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What are you expecting from the "Mobile-First Index" ?

     
10:45 pm on Aug 27, 2017 (gmt 0)

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Hi,

Additionally, to the Mobile-First Index topic [ [webmasterworld.com...] ], I thought it might also be interesting to know which are your hopes and expectations about it. If this is of no interest, a moderator can simply delete this topic, this won't hurt my feeling :)

I've always put a lot of time and efforts to optimize every single aspect of my sites. Constantly researching and optimizing the server configuration (OS and Web Server Software), optimizing my PHP code, over and over again, as well as the HTML and CSS code. Trying to make pages load (and show) as fast as possible with nice and easy to read layouts, adapted to all kind of screens. I keep making experimentation to refine this all the time, to try to find new "tricks". (actually, I am experimenting with the QUIC protocol for example)

So I hope that with the Mobile-First Index, all this is going to pay and be rewarded.

I know that lot of people are just using ready to use CMS, or even ready to use hosting services. So they might have no idea what I am talking about. But those running their own dedicated server/VPS and developing their sites all by themselves know all the work it requires, but also all the enjoyment of succeeding to achieved better performances.

Also, I hope it's going to get ride of all the scrapper sites. These sites which are just copying (for not saying stealing content), are serving static HTML pages often, but, they run on so cheap servers, hosted in far countries, that it makes them often very slow. So I hope this is going to penalize them again more. Same for sites which are hotliking images in mass.

So just to say, that I hope the Mobile-First Index is going to reward people who are attached and working hard to provide quality sites with user experience as their main target.
6:42 am on Aug 28, 2017 (gmt 0)

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Good topic Peter_S
I know that lot of people are just ... ready to use hosting services. So they might have no idea what I am talking about. But those running their own dedicated server/VPS and developing their sites all by themselves know all the work it requires

Whether you use hosting services or pay a bit more for a dedicated server/VPS makes little difference in the amount of work required or SE indexing for that matter.

What are you expecting from the "Mobile-First Index" ?
I'm expecting what Google has announced... that ranking/indexing will be done on the merits of the Mobile version of your site for both Mobile & Desktop (instead of from the Desktop version like it has been.) What that will look like will be determined in the several months following the update.

I do read that if you do not have a Mobile version of your site, the ranking will *temporarily* continue from the Desktop version to give extra time to adapt. How long that grace period will be, also will be determined in the several months following the update.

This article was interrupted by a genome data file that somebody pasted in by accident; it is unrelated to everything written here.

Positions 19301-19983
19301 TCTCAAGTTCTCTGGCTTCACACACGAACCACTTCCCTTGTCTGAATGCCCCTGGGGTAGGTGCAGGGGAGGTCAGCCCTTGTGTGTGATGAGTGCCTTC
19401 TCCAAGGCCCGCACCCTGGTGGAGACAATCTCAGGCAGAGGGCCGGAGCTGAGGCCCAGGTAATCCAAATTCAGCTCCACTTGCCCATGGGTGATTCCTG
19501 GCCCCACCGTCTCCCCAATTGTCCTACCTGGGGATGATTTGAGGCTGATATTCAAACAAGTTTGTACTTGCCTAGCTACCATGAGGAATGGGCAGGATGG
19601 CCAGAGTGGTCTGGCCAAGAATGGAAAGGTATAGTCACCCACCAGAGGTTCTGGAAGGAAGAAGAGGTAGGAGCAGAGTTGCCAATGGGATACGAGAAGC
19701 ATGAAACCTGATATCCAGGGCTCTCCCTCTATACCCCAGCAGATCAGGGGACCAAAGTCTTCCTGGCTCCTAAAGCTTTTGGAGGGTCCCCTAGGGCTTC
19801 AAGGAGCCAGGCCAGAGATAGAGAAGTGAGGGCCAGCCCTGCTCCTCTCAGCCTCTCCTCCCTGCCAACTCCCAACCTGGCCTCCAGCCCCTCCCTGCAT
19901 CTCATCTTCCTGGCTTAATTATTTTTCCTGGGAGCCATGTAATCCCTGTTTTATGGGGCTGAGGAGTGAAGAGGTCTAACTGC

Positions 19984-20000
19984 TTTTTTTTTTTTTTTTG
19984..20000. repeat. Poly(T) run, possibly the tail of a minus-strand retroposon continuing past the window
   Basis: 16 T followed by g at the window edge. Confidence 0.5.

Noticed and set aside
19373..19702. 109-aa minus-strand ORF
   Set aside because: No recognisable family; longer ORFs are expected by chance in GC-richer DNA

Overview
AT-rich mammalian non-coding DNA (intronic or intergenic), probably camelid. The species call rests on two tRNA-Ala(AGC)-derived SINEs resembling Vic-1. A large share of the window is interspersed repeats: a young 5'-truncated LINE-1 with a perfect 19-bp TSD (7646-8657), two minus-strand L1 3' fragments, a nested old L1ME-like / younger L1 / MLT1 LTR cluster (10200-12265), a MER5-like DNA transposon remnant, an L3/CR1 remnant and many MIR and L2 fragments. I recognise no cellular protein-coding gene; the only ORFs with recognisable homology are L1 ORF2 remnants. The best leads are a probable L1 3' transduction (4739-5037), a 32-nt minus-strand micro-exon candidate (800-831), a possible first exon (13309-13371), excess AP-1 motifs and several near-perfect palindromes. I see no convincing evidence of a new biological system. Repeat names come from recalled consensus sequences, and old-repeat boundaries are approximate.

I do extremely well in my niche with mobile. For well over 2 years Mobile has exceeded Desktop. My pages load very fast and I rarely see Weblight requests, so those on slower connections must do OK with it.

While PageSpeed doesn't give my sites perfect scores, I pass well enough. And here's why I feel good about the Mobile-first Index... I don't have a watered-down Mobile version of my Desktop site. Every word on my Desktop version is on my Mobile version, in every article, on every page. The only thing different is image sizes and navigation and ad types.
10:04 am on Aug 28, 2017 (gmt 0)

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Good topic Peter_S

Thank you.

I meant that when you run your own dedicated server (or some VPS), you can set up TCP BBR congestion, you can use 256bits ECDSA certificates instead of 2048bits+ RSA ones, you can specify which ciphers to use depending of the plateform (AES based ciphers for desktops and CHACHA for mobiles for example), you can use Brotli, instead of GZ, you can disable buffering to handle it yourself so you can prioritize displaying above the fold content, you can use HTTP/2 (lot of hosts are still not proposing it), and in the future you'll be able to use QUIC, you can partition your disk(s), to spread your data over the different plates to optimize their access,... and by coding your site yourself, you can use optimal database schemes, and also use NoSQL or Flat file databases, you can write PHP (or other) code, which is optimized for your use, etc… and all of these is greatly speeding up a site, and it becomes easy to be twice faster than other sites in your industry [ I am referring to the [testmysite.withgoogle.com...] tool ], but it requires extra work.

Without forgetting that you get more power, and more RAM, without being excessive (my server is $56 / mo for a Xeon E3-1245v2, 32GB RAM and 3 x 120 GB SSD, 250Mbps unmetered).

By ready-to-use hosting service, I meant sites like WordPress.com or others, which allows you to create your site by clicking one or two buttons, and there you go. It's great, it's fancy and nice looking, you can add all kind of plugins, and this allows you to focus on your content, but you end with a container which is not optimized.

I do believe the Mobile-First-Index is not only a matter of responsive page layout, but also a matter of delivering speed.

So I was just saying that I hope that the Mobile-First-Index will be a way to reward webmasters which are working hard, no only on the content, but also on the "container".

The only thing different is image size